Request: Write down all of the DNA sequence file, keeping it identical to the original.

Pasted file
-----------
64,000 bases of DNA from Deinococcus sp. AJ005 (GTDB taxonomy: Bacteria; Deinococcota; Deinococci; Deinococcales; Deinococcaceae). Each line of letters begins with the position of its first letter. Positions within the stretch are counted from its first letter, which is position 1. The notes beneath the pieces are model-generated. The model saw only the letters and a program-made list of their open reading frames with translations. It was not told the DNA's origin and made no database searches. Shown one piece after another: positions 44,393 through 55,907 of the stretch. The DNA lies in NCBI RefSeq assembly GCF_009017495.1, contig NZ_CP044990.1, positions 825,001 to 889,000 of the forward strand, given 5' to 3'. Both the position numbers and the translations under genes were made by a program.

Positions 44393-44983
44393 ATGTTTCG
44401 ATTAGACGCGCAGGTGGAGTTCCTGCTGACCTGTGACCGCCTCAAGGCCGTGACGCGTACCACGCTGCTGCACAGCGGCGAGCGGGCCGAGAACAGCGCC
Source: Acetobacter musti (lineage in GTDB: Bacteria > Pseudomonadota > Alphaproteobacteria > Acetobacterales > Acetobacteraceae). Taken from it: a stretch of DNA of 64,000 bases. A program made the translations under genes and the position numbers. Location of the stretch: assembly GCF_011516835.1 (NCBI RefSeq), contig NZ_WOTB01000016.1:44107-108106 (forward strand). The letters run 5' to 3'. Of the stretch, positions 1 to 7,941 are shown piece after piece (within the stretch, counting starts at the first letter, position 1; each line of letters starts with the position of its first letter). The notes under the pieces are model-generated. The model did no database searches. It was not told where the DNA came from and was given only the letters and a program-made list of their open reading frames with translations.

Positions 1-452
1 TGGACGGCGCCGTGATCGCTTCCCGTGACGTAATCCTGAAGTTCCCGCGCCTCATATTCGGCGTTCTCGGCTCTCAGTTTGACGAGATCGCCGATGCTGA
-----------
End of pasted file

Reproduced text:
64,000 bases of DNA from Deinococcus sp. AJ005 (GTDB taxonomy: Bacteria; Deinococcota; Deinococci; Deinococcales; Deinococcaceae). Each line of letters begins with the position of its first letter. Positions within the stretch are counted from its first letter, which is position 1. The notes beneath the pieces are model-generated. The model saw only the letters and a program-made list of their open reading frames with translations. It was not told the DNA's origin and made no database searches. Shown one piece after another: positions 44,393 through 55,907 of the stretch. The DNA lies in NCBI RefSeq assembly GCF_009017495.1, contig NZ_CP044990.1, positions 825,001 to 889,000 of the forward strand, given 5' to 3'. Both the position numbers and the translations under genes were made by a program.

Positions 44393-44983
44393 ATGTTTCG
44401 ATTAGACGCGCAGGTGGAGTTCCTGCTGACCTGTGACCGCCTCAAGGCCGTGACGCGTACCACGCTGCTGCACAGCGGCGAGCGGGCCGAGAACAGCGCC
Source: Acetobacter musti (lineage in GTDB: Bacteria > Pseudomonadota > Alphaproteobacteria > Acetobacterales > Acetobacteraceae). Taken from it: a stretch of DNA of 64,000 bases. A program made the translations under genes and the position numbers. Location of the stretch: assembly GCF_011516835.1 (NCBI RefSeq), contig NZ_WOTB01000016.1:44107-108106 (forward strand). The letters run 5' to 3'. Of the stretch, positions 1 to 7,941 are shown piece after piece (within the stretch, counting starts at the first letter, position 1; each line of letters starts with the position of its first letter). The notes under the pieces are model-generated. The model did no database searches. It was not told where the DNA came from and was given only the letters and a program-made list of their open reading frames with translations.

Positions 1-452
1 TGGACGGCGCCGTGATCGCTTCCCGTGACGTAATCCTGAAGTTCCCGCGCCTCATATTCGGCGTTCTCGGCTCTCAGTTTGACGAGATCGCCGATGCTGA